Photo Detective Challenge – How was this “shot” taken?

Esther BeatonBeautiful Images, Behind the Scenes, Digital Photography, Landscape Images, Landscape Photography, Photography Techniques, Professional Photography

I only recently installed MacOS Catalina, even though it was released 7 months ago. Apple as usual, uses a stunning landscape photo of a California landmark for the wallpaper. That evening, I sat and admired it on my huge 27” Retina screen, just revelling in the crisp, fine detail of the photo. Just endless eye candy. 

Then something funny happened. 

Did I imagine it? The image changed in front of my eyes. It went darker and a bit more purple. 

The next morning it was different again. Holy smokes! The wallpaper changes throughout the day! Each scene is a capture of that time of day – in my time zone!. In the first couple hours after dawn the scene changes several times. During the main part of the day, it stays the same: a sunny postcard scene. In the evening my wallpaper shifts quickly through dusk-type scenes. Throughout the night the island remains very dark under a star-studded sky.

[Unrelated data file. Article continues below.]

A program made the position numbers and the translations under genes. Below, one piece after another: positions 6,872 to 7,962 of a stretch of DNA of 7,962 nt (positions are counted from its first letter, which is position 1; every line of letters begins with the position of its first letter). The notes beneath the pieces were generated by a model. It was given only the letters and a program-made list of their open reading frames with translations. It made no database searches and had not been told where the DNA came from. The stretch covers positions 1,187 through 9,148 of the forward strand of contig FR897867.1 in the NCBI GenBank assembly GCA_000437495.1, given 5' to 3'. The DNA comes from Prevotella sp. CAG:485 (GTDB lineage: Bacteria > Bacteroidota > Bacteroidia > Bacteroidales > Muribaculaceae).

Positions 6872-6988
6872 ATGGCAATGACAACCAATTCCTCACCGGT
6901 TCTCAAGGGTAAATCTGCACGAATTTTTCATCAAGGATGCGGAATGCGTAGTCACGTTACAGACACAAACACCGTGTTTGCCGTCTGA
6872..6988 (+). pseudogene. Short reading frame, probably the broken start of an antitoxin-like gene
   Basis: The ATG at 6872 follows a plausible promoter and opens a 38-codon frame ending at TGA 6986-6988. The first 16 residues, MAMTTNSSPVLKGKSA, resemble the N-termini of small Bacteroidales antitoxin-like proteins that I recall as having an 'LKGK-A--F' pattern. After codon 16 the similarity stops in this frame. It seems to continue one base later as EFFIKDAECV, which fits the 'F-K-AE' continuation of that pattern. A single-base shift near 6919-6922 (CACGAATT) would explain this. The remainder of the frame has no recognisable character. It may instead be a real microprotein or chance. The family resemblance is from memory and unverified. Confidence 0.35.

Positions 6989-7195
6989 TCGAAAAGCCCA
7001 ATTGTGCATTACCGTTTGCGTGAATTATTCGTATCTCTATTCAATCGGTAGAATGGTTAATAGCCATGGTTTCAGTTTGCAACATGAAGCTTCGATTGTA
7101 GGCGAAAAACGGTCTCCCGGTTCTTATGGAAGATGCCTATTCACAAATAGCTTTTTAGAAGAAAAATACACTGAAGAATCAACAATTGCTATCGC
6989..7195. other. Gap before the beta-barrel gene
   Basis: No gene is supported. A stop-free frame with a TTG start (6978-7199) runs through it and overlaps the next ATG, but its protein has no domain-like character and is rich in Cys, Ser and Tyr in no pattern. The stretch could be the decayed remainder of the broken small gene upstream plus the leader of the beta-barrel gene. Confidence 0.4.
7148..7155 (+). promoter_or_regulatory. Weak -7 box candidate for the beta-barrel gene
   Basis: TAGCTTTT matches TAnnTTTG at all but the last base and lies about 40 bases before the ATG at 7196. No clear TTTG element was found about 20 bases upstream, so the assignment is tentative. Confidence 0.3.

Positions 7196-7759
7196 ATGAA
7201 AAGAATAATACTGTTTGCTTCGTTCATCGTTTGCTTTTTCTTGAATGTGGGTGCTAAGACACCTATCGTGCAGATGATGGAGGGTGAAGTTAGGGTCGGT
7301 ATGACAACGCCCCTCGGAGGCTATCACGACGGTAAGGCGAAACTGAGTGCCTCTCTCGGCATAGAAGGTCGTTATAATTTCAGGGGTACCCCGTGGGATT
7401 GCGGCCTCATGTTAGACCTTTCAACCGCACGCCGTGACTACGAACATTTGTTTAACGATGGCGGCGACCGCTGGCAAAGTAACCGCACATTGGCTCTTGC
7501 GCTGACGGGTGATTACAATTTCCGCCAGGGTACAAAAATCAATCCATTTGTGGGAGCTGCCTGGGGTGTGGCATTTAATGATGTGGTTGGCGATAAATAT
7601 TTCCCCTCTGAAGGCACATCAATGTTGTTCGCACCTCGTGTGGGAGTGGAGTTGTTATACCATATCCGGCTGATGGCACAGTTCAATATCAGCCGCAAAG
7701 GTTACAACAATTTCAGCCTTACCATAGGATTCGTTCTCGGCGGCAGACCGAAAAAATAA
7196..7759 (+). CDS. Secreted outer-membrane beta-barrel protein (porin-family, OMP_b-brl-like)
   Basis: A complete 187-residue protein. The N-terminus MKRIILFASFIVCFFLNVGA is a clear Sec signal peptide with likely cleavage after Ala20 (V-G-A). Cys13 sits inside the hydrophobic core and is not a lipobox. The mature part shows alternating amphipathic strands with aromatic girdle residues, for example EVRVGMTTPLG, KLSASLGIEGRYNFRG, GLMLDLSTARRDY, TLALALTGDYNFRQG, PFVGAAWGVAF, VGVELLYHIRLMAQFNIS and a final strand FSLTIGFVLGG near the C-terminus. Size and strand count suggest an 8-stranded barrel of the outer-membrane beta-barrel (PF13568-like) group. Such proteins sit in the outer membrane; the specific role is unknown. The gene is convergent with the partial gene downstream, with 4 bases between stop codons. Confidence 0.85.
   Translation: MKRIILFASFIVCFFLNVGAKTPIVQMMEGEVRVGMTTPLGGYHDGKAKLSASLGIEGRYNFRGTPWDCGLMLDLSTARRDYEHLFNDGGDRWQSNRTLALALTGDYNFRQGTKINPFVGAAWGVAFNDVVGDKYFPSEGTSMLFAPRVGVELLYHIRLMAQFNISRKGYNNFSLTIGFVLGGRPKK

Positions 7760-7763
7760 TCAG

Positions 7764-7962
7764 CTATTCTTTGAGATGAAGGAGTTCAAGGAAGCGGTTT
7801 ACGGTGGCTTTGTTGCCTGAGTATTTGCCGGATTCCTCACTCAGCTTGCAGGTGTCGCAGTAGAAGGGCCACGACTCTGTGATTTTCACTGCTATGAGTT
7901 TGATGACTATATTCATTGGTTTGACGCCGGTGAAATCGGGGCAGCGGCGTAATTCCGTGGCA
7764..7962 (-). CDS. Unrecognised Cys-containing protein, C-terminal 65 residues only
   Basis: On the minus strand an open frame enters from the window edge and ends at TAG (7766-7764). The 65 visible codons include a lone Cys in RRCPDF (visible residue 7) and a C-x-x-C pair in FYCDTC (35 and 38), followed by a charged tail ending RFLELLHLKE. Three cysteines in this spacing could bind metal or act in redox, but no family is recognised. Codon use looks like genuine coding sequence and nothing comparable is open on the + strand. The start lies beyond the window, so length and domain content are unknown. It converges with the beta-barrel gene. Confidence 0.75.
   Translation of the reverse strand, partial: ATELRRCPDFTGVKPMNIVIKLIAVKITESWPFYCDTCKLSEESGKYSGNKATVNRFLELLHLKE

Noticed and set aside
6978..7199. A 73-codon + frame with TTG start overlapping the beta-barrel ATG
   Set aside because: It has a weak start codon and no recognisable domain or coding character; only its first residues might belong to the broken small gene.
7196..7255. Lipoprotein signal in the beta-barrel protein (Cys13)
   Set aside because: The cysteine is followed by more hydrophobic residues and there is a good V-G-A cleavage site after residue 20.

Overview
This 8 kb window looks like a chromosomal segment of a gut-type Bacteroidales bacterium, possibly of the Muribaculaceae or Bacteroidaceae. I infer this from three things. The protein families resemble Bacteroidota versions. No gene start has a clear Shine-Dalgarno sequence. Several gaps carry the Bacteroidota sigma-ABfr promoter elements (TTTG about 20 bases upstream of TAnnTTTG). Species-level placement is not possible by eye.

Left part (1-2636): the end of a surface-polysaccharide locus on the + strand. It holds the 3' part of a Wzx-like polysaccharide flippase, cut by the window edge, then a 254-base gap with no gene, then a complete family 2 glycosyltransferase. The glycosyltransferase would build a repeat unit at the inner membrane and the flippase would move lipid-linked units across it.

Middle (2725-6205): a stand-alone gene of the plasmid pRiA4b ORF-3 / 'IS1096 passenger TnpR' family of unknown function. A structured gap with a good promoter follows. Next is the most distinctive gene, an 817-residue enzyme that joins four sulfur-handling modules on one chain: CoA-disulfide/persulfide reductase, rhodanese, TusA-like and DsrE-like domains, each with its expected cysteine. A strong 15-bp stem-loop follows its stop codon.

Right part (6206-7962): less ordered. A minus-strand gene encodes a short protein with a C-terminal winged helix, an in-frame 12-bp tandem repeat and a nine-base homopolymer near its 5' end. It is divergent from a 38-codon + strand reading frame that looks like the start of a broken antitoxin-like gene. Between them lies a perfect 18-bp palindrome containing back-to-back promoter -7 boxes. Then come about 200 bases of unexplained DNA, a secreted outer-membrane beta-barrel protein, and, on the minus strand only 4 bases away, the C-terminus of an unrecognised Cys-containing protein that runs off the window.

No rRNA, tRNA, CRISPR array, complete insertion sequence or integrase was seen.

I am utterly mystified as to how this was done. Obviously a drone image to start, and one using at least a 35mm format. But it’s just not possible to get a drone to hover in the exact spot, to get the exact framing, to capture all these different scenes. 

Do you see where the photo was taken from? Obviously just off the western, pointy tip of Catalina. The drone would have been facing ESE. The sun rises from the Los Angeles side of the island and sets on the Pacific Ocean side. Which is just what the 8 frames above are showing.

So here’s the challenge. How was this “wallpaper” created? Obviously lots of post-production; but what about the capture? It’s just impossible I tell you.

NO CHEATING! Now it wouldn’t be a challenge if you Googled it. So try to figure it out yourself using your own photographic knowledge.